Where should I spend time on social media?

After reading last week’s post, 7 Ways to Create Connection on Instagram, a reader wrote in to ask if she should join Instagram. With so many social media channels to choose from, it can be hard to know where to focus. If you’re wondering where to spend your precious time online try this:

Google your name and/or your organization’s name.

Which social media channels are the top results? At a minimum, your profiles on these should be up to date. If you’re not using them anymore, they should be deleted, or the last post should direct people to where you’re spending time online now.

Research where your people congregate naturally.

  • Take a look at Pew Research Center’s stats about Social Media Use.
  • Search for your name and/or your organization’s name on the social media channels you’re considering using. Are people already mentioning you there? If you can’t access the social media channel without an account, find someone who has one and ask if you can use it to do some research.
  • Search for hashtags related to your work. Notice who is using them and how. Take a look at their bios. Do they seem like your people?
  • If it feels appropriate, ask your clients which social media channels they use. You could do this in person, or with a survey.

Look at the websites of leaders in your field. 

What social media channels are they active on and getting the most engagement on? If they’re posting a bunch of stuff, but no one is engaging with it, then either they’re not doing it very well, or it’s not where their people are. If they are receiving engagement, notice the type of content they’re sharing. You should never copy how someone is using social media, but you can certainly learn from it.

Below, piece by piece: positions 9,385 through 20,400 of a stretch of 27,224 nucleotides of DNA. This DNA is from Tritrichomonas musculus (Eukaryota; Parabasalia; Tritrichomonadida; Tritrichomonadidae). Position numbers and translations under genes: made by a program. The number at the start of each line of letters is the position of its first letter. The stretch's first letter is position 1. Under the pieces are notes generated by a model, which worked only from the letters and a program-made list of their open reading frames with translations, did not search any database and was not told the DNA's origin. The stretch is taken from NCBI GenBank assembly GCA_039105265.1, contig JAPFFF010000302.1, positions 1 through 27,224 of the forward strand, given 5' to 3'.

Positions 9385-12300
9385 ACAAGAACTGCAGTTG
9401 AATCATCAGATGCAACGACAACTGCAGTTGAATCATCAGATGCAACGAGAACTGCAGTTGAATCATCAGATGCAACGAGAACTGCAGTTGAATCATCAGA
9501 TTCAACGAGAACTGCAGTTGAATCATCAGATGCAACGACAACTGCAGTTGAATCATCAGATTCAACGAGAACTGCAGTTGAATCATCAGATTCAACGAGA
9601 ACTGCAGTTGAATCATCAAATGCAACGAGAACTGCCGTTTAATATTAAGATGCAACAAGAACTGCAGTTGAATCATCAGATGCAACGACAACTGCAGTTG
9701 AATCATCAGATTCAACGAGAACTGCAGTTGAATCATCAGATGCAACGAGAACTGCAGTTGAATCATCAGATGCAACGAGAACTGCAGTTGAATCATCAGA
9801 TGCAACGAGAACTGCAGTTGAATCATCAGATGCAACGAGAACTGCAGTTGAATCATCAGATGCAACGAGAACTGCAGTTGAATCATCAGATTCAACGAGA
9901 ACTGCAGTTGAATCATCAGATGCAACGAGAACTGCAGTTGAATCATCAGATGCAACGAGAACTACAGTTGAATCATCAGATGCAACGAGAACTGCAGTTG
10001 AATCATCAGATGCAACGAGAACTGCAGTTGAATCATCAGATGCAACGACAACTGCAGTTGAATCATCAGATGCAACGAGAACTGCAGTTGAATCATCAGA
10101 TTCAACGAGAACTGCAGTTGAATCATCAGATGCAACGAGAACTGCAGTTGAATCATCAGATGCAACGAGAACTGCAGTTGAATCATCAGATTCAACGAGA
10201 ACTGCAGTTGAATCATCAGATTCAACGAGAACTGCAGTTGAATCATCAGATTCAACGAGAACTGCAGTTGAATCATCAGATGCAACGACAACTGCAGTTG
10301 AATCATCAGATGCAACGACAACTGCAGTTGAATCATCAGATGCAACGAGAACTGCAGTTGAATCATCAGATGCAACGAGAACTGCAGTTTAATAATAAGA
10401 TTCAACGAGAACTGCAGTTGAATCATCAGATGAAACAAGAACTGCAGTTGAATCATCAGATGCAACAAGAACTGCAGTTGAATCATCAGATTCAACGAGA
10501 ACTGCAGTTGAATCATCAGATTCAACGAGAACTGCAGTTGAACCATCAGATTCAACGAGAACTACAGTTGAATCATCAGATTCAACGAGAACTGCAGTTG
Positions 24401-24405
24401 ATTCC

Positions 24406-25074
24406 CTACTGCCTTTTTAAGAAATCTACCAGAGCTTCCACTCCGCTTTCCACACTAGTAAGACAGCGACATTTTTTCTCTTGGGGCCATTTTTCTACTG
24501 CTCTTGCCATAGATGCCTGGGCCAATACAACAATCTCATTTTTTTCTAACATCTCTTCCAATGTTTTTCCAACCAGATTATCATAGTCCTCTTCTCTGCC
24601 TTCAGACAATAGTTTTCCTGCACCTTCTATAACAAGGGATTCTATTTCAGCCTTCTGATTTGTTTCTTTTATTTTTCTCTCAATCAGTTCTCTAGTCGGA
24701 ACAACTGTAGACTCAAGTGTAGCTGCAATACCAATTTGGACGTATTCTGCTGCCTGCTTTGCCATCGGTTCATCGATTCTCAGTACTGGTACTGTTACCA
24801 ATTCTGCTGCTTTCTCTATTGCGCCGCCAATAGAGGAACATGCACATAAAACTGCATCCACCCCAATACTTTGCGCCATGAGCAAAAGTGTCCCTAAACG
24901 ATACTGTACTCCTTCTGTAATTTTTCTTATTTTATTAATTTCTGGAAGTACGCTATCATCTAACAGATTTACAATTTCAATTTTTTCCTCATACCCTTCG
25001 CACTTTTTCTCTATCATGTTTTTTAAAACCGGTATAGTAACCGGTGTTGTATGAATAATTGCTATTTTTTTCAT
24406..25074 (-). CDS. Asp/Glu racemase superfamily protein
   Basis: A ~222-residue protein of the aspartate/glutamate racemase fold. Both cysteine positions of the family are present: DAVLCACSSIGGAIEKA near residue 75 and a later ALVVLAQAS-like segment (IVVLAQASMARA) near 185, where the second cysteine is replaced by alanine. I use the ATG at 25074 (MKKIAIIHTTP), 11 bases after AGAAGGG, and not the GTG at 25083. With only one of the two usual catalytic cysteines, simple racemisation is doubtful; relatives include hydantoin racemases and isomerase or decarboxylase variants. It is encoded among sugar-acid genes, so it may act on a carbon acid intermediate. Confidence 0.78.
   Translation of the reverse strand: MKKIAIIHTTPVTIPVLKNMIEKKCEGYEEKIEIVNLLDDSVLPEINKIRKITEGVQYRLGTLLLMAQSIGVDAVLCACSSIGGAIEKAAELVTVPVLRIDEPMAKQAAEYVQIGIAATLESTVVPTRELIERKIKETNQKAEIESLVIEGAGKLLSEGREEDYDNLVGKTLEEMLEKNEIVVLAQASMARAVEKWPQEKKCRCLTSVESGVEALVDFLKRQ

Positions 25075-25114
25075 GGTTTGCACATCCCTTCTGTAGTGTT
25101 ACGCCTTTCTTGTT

Reflect on your desires, skills, and time.

This is a tricky one. Some of the people I work with aren’t using social media because they say they don’t want to, or they don’t have time. Sometimes these are just excuses because they’re afraid to use it either because they don’t want to be so visible, they don’t want to fail, or the technology seems overwhelming.

Others aren’t using them well because they’re forcing themselves to use tools in a way that doesn’t resonate with them, they haven’t educated themselves on best practices, and/or they have overextended themselves. Unless they address these things, they may continue to have frustrating experiences on social media.

Ask yourself:

  • Am I excited to use this social media channel? If not, is it because I’m intimidated by the technology, or because it feels out of alignment with my skills or values? Can I imagine a way I could use it that would be enjoyable, be in alignment with my values, use my natural skills, and be valuable to my people? For example, if you “hate” Facebook, but you love to collect quotes, maybe you can share them there. If you’re more of a talker than a writer, could you create video, or audio posts rather than written updates? Think outside the box!
  • Do my team, or I have the skills needed to use this social media channel well? If not, how can I/we gain those skills (e.g. read articles, take a course online, hire a coach)?
  • Do my team, or I have time to use this social media channel well? If not, how could I/we carve out the time, decrease the scope of work, re-purpose content, and/or hire an additional person?

Even after you think about all of this, there’s no guarantee that the social media channel you choose will be the “right” one for you and your business. Oftentimes, you just have jump in and try it!

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